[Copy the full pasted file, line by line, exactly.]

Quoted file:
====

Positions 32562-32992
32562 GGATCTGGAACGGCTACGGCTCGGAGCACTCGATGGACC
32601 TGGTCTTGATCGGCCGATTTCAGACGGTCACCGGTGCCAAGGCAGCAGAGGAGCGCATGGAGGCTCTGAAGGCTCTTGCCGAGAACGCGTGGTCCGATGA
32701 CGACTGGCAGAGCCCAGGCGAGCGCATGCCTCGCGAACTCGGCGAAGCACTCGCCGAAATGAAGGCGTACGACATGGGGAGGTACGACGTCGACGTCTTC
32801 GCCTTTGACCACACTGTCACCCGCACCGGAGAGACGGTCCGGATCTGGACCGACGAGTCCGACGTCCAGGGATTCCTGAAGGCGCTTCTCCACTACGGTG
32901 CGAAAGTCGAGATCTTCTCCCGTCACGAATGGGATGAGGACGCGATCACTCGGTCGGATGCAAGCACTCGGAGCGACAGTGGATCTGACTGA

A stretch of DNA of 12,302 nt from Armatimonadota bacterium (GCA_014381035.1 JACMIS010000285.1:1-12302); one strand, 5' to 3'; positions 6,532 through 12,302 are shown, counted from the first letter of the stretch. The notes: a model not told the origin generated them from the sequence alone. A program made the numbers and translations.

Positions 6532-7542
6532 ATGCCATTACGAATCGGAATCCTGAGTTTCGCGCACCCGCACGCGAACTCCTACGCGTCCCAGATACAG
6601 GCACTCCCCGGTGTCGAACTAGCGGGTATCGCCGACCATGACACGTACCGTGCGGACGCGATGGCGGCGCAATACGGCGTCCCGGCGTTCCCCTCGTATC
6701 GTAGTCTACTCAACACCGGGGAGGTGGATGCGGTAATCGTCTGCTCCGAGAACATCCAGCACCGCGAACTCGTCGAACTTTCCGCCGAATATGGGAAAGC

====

Positions 32562-32992
32562 GGATCTGGAACGGCTACGGCTCGGAGCACTCGATGGACC
32601 TGGTCTTGATCGGCCGATTTCAGACGGTCACCGGTGCCAAGGCAGCAGAGGAGCGCATGGAGGCTCTGAAGGCTCTTGCCGAGAACGCGTGGTCCGATGA
32701 CGACTGGCAGAGCCCAGGCGAGCGCATGCCTCGCGAACTCGGCGAAGCACTCGCCGAAATGAAGGCGTACGACATGGGGAGGTACGACGTCGACGTCTTC
32801 GCCTTTGACCACACTGTCACCCGCACCGGAGAGACGGTCCGGATCTGGACCGACGAGTCCGACGTCCAGGGATTCCTGAAGGCGCTTCTCCACTACGGTG
32901 CGAAAGTCGAGATCTTCTCCCGTCACGAATGGGATGAGGACGCGATCACTCGGTCGGATGCAAGCACTCGGAGCGACAGTGGATCTGACTGA

A stretch of DNA of 12,302 nt from Armatimonadota bacterium (GCA_014381035.1 JACMIS010000285.1:1-12302); one strand, 5' to 3'; positions 6,532 through 12,302 are shown, counted from the first letter of the stretch. The notes: a model not told the origin generated them from the sequence alone. A program made the numbers and translations.

Positions 6532-7542
6532 ATGCCATTACGAATCGGAATCCTGAGTTTCGCGCACCCGCACGCGAACTCCTACGCGTCCCAGATACAG
6601 GCACTCCCCGGTGTCGAACTAGCGGGTATCGCCGACCATGACACGTACCGTGCGGACGCGATGGCGGCGCAATACGGCGTCCCGGCGTTCCCCTCGTATC
6701 GTAGTCTACTCAACACCGGGGAGGTGGATGCGGTAATCGTCTGCTCCGAGAACATCCAGCACCGCGAACTCGTCGAACTTTCCGCCGAATATGGGAAAGC